For some, the picture on this page already gives away too much. For others, the days leading up to Star Wars: The Rise of Skywalker have been spent reading online aggregates of responses tweeted by celebrities and critics who had the pleasure of a prescreening but are still held under a review embargo.
But most of us who walk into Star Wars this weekend will do so with expectations built solely on our own tastes, biases and (sometimes vague) memories. Which is how director J.J. Abrams (Star Wars: The Force Awakens, Star Trek , Lost, Mission: Impossible III) likely wants it, and how you should want it too—there is a definite lack of pleasant surprises these days (and a surplus of shitty ones).
Which means it's probably best to avoid wise-asses this weekend, and keep your distance from trolls, whistleblowers, party poopers and people in general. And definitely don't go anywhere near the internet, where spoilers will soon start slop-flopping around like penis fish on the beaches of California. (Google that, it's worth it.)
Spoiler culture, of course, is nothing new. Victorian crime novelists used to encounter the same problems—critics giving away the twist—and according to whatculture.com, Hollywood was dealing with the problem as early as 1926, when titles in a silent film called The Bat implored audiences, "Don't reveal the identity of the Bat."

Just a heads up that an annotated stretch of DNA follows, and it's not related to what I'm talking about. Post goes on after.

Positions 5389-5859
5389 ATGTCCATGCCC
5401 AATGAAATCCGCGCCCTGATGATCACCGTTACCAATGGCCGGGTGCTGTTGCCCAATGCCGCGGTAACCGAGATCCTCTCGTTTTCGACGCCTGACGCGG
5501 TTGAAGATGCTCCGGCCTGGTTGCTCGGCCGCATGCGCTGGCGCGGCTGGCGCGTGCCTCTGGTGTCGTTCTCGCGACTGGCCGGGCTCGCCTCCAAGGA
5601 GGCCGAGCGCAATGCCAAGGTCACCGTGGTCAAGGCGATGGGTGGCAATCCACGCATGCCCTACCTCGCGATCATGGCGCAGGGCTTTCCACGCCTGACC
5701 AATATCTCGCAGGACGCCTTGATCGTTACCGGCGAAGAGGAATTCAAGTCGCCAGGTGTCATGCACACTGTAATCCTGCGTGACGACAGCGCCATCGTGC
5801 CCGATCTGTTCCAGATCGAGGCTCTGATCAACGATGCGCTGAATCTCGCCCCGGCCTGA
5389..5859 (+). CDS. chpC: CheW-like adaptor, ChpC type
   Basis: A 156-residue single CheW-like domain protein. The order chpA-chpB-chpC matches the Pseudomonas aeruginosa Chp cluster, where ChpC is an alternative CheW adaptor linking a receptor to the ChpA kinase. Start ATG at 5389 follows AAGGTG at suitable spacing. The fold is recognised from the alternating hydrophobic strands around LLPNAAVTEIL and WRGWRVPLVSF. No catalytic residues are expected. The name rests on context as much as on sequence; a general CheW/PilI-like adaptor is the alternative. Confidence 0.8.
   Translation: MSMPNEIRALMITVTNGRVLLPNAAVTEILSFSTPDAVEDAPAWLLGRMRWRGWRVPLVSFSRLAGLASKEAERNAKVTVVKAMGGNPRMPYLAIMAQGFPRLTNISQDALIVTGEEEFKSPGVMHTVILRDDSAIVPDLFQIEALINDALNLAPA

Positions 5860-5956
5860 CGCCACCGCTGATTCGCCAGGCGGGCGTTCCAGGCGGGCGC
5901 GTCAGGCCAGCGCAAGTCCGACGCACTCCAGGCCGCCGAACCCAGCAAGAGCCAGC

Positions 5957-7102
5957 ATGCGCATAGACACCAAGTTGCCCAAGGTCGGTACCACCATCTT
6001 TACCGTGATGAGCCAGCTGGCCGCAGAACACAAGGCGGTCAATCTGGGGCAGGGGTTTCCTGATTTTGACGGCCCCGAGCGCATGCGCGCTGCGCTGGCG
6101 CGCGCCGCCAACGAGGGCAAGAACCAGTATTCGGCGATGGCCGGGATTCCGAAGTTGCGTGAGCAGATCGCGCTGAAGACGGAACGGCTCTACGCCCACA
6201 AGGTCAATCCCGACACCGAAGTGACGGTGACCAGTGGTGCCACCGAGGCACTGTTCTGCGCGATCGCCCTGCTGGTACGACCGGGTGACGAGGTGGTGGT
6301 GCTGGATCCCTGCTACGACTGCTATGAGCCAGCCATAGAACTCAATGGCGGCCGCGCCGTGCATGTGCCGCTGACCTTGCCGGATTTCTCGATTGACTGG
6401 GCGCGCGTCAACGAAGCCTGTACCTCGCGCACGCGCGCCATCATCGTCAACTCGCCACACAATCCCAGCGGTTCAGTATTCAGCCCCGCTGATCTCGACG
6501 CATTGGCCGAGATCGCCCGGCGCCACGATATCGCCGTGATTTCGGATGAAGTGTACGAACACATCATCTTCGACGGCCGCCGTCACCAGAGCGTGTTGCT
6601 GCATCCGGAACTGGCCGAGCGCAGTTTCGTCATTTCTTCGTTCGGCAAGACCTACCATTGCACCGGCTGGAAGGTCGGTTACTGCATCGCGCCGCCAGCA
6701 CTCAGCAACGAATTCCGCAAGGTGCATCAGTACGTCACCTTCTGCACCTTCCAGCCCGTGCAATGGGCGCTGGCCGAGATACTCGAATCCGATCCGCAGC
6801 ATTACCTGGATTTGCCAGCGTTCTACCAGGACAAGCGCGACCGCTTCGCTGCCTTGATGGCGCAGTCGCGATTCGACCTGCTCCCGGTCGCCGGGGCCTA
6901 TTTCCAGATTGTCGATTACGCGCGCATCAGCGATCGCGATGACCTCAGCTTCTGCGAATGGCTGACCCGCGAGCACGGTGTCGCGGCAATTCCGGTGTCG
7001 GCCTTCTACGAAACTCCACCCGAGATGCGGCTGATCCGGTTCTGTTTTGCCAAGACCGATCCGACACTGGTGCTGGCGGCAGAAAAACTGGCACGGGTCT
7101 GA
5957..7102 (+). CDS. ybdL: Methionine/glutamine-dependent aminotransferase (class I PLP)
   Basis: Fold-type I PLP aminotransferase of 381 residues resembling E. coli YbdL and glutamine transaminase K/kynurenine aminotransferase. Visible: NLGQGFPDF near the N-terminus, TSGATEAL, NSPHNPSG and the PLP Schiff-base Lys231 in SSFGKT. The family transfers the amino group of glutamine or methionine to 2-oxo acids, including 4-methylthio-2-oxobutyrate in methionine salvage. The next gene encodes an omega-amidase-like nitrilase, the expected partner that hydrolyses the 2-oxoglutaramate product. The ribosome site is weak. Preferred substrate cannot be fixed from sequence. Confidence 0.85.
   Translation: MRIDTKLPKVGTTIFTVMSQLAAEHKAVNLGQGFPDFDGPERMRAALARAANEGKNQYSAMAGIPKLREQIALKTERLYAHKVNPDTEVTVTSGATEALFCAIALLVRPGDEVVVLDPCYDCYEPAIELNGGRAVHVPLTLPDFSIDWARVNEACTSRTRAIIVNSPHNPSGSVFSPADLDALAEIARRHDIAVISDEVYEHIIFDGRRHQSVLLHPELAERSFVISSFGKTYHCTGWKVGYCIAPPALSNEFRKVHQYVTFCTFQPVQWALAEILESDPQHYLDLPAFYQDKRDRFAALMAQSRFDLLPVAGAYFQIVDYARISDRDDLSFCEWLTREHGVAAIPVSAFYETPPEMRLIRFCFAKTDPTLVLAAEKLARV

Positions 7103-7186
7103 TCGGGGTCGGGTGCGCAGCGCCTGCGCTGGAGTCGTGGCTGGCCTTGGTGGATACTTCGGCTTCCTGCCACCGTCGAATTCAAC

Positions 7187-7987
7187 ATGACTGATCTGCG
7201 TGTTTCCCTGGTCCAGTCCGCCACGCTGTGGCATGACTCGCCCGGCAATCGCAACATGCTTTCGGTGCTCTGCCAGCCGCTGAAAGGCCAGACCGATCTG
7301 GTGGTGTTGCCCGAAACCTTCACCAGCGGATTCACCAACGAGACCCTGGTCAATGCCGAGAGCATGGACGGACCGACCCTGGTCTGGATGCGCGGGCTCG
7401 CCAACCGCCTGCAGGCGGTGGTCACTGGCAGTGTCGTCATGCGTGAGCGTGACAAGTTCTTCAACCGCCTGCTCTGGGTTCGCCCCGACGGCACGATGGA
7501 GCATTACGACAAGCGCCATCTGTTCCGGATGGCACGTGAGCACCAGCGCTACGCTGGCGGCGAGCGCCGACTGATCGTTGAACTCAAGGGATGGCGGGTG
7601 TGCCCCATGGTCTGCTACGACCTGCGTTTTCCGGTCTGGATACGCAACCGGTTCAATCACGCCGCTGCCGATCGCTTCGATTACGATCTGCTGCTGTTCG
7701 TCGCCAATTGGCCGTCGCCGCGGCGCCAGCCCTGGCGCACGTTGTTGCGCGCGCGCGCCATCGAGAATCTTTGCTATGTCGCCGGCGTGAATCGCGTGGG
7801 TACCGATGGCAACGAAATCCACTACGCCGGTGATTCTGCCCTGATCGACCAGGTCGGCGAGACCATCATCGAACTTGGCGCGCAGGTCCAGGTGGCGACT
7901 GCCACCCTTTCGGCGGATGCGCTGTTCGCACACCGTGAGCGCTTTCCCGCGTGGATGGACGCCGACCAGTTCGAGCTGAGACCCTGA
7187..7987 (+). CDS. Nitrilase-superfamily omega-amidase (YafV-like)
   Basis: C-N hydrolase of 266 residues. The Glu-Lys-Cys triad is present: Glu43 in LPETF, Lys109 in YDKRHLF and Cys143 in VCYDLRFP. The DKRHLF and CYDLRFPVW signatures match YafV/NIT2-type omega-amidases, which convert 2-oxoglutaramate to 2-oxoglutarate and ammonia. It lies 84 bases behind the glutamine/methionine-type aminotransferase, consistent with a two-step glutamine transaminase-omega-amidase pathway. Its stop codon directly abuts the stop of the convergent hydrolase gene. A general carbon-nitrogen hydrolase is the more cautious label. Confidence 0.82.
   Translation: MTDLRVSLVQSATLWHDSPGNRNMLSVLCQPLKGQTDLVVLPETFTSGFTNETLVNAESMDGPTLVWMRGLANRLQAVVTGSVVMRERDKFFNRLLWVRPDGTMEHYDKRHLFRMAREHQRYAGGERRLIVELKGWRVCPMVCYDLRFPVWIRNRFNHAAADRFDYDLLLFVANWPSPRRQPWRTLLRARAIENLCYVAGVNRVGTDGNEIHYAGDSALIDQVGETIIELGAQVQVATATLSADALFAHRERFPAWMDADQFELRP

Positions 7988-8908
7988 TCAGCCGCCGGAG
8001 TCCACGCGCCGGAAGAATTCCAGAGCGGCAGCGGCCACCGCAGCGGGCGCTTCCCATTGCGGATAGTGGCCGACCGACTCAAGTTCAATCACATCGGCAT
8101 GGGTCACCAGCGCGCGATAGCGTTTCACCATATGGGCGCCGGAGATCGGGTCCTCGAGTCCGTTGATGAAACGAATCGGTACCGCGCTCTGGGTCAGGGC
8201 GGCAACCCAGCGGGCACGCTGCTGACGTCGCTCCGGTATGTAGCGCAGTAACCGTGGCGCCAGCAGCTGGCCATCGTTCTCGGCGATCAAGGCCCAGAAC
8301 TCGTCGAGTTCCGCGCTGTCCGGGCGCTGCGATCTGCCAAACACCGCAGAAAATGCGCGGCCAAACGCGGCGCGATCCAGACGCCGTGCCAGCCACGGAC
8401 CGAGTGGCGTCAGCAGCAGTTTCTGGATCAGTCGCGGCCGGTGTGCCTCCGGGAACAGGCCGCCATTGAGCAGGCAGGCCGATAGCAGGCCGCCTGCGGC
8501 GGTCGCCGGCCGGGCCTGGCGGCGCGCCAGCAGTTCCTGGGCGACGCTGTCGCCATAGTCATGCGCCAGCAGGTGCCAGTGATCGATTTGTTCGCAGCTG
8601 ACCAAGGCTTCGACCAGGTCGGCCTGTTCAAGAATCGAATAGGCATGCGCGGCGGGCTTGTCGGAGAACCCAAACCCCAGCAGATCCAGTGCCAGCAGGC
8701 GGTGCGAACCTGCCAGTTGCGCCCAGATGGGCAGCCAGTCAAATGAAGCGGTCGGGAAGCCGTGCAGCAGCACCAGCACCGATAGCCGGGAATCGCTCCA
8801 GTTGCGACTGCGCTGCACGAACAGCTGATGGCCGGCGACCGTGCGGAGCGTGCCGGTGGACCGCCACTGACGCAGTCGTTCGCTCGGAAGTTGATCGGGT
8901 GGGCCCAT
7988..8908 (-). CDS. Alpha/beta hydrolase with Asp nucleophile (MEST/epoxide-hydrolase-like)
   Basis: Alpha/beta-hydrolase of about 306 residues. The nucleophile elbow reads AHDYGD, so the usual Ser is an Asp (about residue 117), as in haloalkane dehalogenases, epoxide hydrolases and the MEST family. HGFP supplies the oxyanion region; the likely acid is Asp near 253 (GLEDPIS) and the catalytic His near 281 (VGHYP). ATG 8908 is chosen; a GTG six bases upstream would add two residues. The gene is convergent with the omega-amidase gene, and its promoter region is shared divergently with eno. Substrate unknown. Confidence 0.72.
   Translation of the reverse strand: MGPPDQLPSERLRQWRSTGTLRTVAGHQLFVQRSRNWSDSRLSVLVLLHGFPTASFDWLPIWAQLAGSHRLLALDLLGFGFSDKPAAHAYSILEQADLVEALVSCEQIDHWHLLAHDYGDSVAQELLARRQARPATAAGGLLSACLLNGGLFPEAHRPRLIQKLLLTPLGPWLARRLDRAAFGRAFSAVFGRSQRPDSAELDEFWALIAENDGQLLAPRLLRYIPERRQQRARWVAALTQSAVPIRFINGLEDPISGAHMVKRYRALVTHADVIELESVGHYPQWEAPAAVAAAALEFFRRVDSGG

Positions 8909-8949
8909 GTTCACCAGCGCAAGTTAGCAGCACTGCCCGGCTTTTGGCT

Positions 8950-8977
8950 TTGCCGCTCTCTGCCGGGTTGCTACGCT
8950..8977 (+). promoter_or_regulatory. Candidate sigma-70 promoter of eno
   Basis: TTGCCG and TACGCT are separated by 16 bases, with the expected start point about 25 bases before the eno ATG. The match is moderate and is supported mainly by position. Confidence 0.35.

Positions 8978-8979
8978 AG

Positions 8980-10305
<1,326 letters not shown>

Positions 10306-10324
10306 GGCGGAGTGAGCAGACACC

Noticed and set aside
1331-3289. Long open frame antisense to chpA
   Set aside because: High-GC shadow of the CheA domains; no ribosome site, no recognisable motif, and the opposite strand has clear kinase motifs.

French thrillers of the '50s made the same demands, and for his 1960 classic Psycho, director Alfred Hitchcock instructed theatres to prevent late arrivals from accessing the cinema so as to preserve the early plot twist involving one of the main characters. Hitchcock even took out ads asking that after they see Psycho, audiences, "please stay away from people."
The word "spoiler" came from an article in the April 1971 issue of National Lampoon and by the end of the decade (mostly) book and (some) movie reviews carried the warning, "Spoiler Alert."
In general, audiences and critics did a pretty decent job at keeping quiet, enough so that "I'm your father" surprised enough people it became one of the most ubiquitous pop references of the past four decades.
But times change, and the internet makes it all too easy to ruin a movie, even as you watch it in real time. This past year saw Marvel launch a "Thanos demands your silence" campaign and Quentin Tarantino begging audiences at Cannes not to reveal his latest bit of savage historical revisionism.
So let's just let leave the new Star Wars alone this week, no point spoiling the final (?) installment of a franchise four decades in the making just yet. (Also, I haven't seen it.)
I haven't seen the new Cats movie either, but I can tell you it's a musical and the trailer looks something like taking way too much acid while babysitting your sister's kid's 11th birthday party at Satan's personal animal shelter, with singing.
I've never understood the drive to adapt something written for a stage, a single enclosed physical space, into the vast world of cinema, where no one bats an eye if you want to drive a pimped out DeLorean back to the 1950s to almost accidentally hook up with your own mom before saving the future.
A bunch of cats yowling in an alley can never touch that kind of creative scope, so why bother?
Which reminds me, the Stream of the Week is Framing John DeLorean, a half-documentary, half re-enactment and not-always-endearing look at the renegade American automaker and how he ended up with those suitcases full of cocaine.
Use the force and pray for snow (not that kind, DeLorean).